Eventually, the captain made another announcement and the entire dining room fell quiet; you could have heard a pin drop. The person who sounded the alarm had failed to identify themselves; the crew had done all they could; nobody had seen a person in the water or, indeed, the blue sunlounger which had caught the alarm-sounder’s attention in the first place; and we would resume our course to Piraeus.

So it was a false alarm that turned out to affect a lot of people. The officers, the engine room crew, the dining room service crew, all the passengers who were separated from their family at the time, the Greek coastguard… I imagine one passenger is feeling very foolish indeed today. But the episode has certainly given me a thorough respect for the intense emergency training that cruise ships’ crew receive.

SJB

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Filed under Cruise Lines, Family Cruises, Mediterranean Cruise, News

Where’s Your Cruise Photo?

Send your pics to Cruise Critic's photo center

Whether your photos capture genuinely interesting or simply fun  in-port or onboard cruise experiences, why not send submit them to us?

Yours could get home page placement — as does this one, of the Falklands’ Port Stanley, which was submitted by Travelight.

Go here for info on how to upload your best shots: http://photos.cruisecritic.com/.

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This is one young cruise!

Two things have really surprised me so far about my cruise on Ruby Princess, both of which make me realise that the cruising ‘trends’ we journalists talk about are often too glib or generalised.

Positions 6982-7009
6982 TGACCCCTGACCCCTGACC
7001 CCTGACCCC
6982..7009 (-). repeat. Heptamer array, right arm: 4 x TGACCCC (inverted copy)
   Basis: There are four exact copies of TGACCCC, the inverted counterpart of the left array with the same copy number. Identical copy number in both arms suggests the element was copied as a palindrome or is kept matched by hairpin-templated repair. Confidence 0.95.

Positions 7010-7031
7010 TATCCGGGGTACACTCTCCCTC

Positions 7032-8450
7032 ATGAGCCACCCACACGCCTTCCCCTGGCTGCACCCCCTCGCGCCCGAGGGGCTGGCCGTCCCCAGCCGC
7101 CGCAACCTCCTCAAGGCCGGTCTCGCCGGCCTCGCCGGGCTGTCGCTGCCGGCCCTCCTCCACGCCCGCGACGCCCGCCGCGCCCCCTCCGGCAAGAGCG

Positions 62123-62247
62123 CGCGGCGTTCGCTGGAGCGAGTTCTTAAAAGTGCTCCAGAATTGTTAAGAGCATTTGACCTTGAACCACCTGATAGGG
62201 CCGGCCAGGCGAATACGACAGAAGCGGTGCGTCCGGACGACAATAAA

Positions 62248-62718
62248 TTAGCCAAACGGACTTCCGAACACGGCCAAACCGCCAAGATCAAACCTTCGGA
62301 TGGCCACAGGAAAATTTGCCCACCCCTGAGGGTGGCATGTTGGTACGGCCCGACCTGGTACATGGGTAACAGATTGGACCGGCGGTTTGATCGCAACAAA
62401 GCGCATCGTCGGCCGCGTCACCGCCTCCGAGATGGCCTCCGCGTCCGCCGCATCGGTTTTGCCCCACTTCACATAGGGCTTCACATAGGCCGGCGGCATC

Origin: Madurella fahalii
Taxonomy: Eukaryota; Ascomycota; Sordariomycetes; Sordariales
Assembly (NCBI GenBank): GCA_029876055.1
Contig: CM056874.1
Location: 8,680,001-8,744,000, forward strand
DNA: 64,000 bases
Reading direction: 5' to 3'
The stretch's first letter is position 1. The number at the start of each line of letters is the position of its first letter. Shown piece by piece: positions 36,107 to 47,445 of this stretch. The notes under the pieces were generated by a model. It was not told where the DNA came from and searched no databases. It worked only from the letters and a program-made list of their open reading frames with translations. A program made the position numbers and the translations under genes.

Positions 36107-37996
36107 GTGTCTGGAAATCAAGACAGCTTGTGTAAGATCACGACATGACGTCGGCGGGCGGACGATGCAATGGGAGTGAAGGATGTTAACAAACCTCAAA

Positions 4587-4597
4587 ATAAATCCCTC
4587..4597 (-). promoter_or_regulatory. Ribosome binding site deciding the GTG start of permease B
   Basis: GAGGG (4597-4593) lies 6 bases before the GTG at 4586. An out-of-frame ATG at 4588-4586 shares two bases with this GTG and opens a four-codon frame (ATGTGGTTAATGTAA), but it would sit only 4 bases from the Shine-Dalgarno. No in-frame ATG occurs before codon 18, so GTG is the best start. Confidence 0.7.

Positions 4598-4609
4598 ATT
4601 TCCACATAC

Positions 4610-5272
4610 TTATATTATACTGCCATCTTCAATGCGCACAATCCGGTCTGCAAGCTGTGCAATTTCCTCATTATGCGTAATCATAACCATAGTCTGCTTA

First, the age group on board. Yes, it’s summer in the Mediterranean so there are bound to be a lot of families travelling. But this is a really young cruise. If a first-time cruiser were ever to worry about being in the company of the over-seventies, I’d show them this voyage as a snapshot that would dispel the cruising age myth in a flash. There are more than 250 teenagers registered for the teen club alone; there are masses of couples in their twenties and thirties; young honeymooners; forty- and fifty-somethings without kids and a large number of big multigenerational groups (that’s one trend we have got right!). If anything, the archetypal cruiser – sixties, retired, empty nesters – is the minority here.

Of course, a cruise out of peak season would have a completely different demographic but looking around the bronzing bodies on the Lido Deck makes me wonder why I spend so much time trying to convince non-cruisers that the average age really is dropping.

The second big surprise was formal night last night, the first of two. I spend plenty of time nowadays writing about how formal dress is more relaxed than it used to be and how cruising is so deconstructed now that you really don’t need to bother much, especially in the Med in summer – and how wrong I was about Ruby Princess. It was like a posh school prom crossed with the Oscars. Small boys in tuxedos and shiny shoes. Teenage girls in lavish, sequinned prom gowns and impossible heels. Long dresses everywhere, glitter galore.

I expect there were a fair few skulking up in the casual Horizon Café in their tracky pants but I take back everything I’ve said about dressing down in the heat of summer. If I’ve realised anything this week, it’s that cruising is so diverse nowadays that there is no place any more for sweeping generalisations.

SJB